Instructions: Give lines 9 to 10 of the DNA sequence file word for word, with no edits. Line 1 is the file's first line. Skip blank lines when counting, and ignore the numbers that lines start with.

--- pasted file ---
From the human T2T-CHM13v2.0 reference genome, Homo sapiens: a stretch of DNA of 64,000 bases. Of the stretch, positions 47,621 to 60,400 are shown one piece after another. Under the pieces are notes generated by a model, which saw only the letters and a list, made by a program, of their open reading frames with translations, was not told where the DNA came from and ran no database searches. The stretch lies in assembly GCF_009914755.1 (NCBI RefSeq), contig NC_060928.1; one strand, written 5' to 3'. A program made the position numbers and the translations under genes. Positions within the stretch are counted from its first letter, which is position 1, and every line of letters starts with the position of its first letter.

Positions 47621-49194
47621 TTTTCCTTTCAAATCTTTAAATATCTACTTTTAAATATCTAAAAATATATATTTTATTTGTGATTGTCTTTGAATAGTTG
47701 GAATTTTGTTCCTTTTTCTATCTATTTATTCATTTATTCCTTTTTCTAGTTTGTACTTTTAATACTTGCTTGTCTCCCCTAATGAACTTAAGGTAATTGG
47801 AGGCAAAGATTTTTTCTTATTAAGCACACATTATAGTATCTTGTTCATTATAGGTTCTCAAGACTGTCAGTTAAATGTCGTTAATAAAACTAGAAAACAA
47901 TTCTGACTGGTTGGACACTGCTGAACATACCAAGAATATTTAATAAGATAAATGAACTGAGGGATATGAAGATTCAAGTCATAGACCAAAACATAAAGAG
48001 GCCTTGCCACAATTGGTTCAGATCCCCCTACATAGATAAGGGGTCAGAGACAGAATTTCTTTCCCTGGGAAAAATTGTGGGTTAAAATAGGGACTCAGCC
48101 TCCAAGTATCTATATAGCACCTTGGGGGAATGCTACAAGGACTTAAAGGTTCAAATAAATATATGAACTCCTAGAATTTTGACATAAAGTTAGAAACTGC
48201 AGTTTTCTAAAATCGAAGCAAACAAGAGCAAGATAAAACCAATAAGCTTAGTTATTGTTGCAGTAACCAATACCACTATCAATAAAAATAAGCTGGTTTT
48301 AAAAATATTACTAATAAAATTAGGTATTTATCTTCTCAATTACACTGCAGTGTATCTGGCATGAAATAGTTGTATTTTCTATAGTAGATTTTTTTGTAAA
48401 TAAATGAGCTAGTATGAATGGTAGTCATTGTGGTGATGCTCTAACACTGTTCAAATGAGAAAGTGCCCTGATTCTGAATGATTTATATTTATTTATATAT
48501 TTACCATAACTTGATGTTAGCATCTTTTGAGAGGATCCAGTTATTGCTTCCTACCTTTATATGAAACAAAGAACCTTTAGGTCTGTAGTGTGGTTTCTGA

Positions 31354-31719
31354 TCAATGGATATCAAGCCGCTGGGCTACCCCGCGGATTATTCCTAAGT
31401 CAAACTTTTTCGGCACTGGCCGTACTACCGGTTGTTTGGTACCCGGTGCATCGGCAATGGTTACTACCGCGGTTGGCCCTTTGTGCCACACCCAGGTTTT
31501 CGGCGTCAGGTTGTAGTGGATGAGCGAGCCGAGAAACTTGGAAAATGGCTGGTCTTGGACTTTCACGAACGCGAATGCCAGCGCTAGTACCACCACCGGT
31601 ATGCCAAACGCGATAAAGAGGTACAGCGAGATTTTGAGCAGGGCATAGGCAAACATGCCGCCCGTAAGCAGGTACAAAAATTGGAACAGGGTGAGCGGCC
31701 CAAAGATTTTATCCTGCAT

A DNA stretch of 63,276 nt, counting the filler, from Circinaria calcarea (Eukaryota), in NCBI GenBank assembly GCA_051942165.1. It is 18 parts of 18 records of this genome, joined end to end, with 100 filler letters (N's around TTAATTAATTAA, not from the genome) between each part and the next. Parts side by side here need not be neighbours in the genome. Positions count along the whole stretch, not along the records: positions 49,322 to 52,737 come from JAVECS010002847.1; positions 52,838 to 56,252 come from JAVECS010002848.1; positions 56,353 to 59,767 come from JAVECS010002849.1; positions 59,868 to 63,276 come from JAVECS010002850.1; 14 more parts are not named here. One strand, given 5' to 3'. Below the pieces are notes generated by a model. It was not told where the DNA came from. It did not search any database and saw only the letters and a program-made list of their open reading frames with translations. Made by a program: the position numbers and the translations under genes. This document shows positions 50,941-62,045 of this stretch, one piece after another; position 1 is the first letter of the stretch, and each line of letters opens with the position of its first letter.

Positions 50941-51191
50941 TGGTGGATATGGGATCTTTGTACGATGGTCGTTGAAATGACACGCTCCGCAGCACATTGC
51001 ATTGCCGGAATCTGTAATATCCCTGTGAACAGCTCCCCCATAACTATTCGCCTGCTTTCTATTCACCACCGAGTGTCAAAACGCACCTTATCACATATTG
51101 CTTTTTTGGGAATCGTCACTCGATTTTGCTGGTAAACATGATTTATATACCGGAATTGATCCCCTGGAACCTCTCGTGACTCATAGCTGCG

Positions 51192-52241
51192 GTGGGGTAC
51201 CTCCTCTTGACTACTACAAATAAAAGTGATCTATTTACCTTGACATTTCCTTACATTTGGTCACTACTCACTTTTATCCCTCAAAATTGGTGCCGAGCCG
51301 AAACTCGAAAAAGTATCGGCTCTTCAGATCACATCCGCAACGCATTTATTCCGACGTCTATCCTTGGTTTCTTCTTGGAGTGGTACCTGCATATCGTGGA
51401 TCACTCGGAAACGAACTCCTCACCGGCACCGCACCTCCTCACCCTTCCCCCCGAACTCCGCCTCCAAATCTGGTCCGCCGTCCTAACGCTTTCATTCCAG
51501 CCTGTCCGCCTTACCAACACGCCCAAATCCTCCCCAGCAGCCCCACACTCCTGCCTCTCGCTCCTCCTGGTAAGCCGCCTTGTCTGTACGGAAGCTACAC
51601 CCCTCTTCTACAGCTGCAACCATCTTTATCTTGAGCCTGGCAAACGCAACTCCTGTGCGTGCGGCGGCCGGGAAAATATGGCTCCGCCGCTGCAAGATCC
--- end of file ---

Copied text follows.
48201 AGTTTTCTAAAATCGAAGCAAACAAGAGCAAGATAAAACCAATAAGCTTAGTTATTGTTGCAGTAACCAATACCACTATCAATAAAAATAAGCTGGTTTT
48301 AAAAATATTACTAATAAAATTAGGTATTTATCTTCTCAATTACACTGCAGTGTATCTGGCATGAAATAGTTGTATTTTCTATAGTAGATTTTTTTGTAAA